UNIVERSITY PARK, Pa. -- For a brief moment, it looked as if Beaver had escaped.
One out from elimination, the Bobcats got an RBI single that tied the score and gave them some momentum.
For good measure, the song "Stayin' Alive" played on the Lubrano Park loudspeakers as the team looked to send the game to extra innings.
But just as quickly as Beaver extended its season, it ended.
Bailey Young drove a single to right in the bottom of the seventh to bring home Robbie Kline and give Loyalsock Township a walkoff, 5-4 victory against Beaver in the PIAA Class AA baseball championship Friday.
Making their first appearance in the PIAA championship game since 1983, the Bobcats (20-4) were not able to add another achievement to a benchmark season.
"Our kids knew they were good enough to make it this far," said Beaver assistant coach Jeff Mullen, who coached the team for much of the season while head coach Bruce Herstine recovered from surgery.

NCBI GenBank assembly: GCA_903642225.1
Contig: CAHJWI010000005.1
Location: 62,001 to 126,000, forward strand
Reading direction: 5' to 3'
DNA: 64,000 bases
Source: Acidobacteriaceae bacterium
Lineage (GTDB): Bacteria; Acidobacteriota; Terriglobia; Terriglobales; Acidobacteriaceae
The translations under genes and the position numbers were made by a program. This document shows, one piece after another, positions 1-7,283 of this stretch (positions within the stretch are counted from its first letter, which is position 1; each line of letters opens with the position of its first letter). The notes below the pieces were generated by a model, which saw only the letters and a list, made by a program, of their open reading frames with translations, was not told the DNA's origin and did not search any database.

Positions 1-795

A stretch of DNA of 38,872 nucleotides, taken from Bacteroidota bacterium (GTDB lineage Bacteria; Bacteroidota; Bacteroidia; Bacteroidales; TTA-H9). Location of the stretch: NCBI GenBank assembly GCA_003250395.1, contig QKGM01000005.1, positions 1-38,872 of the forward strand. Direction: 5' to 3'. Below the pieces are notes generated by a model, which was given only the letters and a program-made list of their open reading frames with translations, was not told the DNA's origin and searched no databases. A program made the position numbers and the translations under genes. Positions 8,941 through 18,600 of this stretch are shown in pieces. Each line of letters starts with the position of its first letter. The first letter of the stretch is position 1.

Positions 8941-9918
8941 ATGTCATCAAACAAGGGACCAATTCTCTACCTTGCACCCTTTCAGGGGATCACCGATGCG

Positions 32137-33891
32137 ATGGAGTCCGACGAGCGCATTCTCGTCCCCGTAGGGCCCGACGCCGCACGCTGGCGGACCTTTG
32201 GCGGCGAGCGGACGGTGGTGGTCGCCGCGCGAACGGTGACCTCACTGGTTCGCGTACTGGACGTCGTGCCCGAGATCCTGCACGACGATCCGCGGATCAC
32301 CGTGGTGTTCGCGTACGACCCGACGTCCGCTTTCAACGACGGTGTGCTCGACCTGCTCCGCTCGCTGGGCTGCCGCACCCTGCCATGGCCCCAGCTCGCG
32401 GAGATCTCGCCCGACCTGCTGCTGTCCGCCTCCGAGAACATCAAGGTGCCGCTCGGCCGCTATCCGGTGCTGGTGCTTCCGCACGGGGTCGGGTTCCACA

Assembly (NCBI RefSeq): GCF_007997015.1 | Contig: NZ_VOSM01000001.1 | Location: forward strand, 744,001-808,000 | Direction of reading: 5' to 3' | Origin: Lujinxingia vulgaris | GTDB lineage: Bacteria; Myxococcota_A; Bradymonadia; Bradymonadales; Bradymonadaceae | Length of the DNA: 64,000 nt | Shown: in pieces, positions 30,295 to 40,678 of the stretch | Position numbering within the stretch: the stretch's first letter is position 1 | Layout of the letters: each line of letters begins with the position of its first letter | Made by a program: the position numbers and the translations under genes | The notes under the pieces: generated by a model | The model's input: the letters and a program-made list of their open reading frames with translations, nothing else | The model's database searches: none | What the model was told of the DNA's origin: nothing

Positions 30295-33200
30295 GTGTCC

"It was just a crushing blow when you lose such a tight game like that.
"Sometimes, it's easier to lose a game where you get blown out. But, in a game that close, to lose on a last-second play, it's just killer to everything.
"It drops everything in your body."
In what turned out to be a back-and-forth game, Beaver trailed, 4-3, entering the final inning.
After shortstop Austin Logan's leadoff walk, Loyalsock (22-3) recorded consecutive outs to get within an out of the title.
But Nick Hineman, who finished 2 for 4 with two RBIs, laced a single up the middle to score Logan.
But Beaver got into a jam in the last of the seventh when Austin Ross hit Kline with a pitch to start the inning and third batter Tommy Baggett drew a walk.
This time, there was no escape as Young's RBI single ended the game.
Herstine had a simple explanation for the loss.
"Three errors, three hit batsmen, three or four walks -- that tells the game right there," he said.
The win gives Loyalsock its second title in the past six years, a history which coach Jeremy Eck used as a source of inspiration.
Before the team departed for the Penn State campus, Eck gathered his team in the school's gym, where he told them to remain quiet and look at the championship banners draped on the walls.
"I just said, 'Hey guys, this is it -- there's no more practicing, there's no more talking about it. There's only one way to be remembered, and that's to get up on that wall because it will never go away,' " Eck said.
"For them to come out and execute and get that done is huge."
Craig Meyer: firstname.lastname@example.org and Twitter @CraigMeyerPG